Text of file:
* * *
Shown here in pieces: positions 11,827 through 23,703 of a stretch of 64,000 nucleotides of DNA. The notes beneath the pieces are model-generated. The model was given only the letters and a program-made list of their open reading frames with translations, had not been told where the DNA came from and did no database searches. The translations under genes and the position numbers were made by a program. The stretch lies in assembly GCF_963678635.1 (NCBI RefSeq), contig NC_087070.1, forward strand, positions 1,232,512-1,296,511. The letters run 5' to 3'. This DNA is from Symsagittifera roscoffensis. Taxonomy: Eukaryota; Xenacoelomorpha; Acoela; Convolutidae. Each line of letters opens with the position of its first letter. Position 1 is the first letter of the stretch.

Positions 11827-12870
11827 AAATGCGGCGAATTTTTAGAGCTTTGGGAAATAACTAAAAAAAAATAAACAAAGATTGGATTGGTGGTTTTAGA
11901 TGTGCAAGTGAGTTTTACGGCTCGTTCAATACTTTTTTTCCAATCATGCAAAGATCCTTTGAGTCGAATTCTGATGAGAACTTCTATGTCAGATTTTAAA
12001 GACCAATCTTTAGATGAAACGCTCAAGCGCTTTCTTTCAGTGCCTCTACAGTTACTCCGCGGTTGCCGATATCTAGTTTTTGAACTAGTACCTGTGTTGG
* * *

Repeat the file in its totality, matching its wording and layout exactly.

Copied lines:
Shown here in pieces: positions 11,827 through 23,703 of a stretch of 64,000 nucleotides of DNA. The notes beneath the pieces are model-generated. The model was given only the letters and a program-made list of their open reading frames with translations, had not been told where the DNA came from and did no database searches. The translations under genes and the position numbers were made by a program. The stretch lies in assembly GCF_963678635.1 (NCBI RefSeq), contig NC_087070.1, forward strand, positions 1,232,512-1,296,511. The letters run 5' to 3'. This DNA is from Symsagittifera roscoffensis. Taxonomy: Eukaryota; Xenacoelomorpha; Acoela; Convolutidae. Each line of letters opens with the position of its first letter. Position 1 is the first letter of the stretch.

Positions 11827-12870
11827 AAATGCGGCGAATTTTTAGAGCTTTGGGAAATAACTAAAAAAAAATAAACAAAGATTGGATTGGTGGTTTTAGA
11901 TGTGCAAGTGAGTTTTACGGCTCGTTCAATACTTTTTTTCCAATCATGCAAAGATCCTTTGAGTCGAATTCTGATGAGAACTTCTATGTCAGATTTTAAA
12001 GACCAATCTTTAGATGAAACGCTCAAGCGCTTTCTTTCAGTGCCTCTACAGTTACTCCGCGGTTGCCGATATCTAGTTTTTGAACTAGTACCTGTGTTGG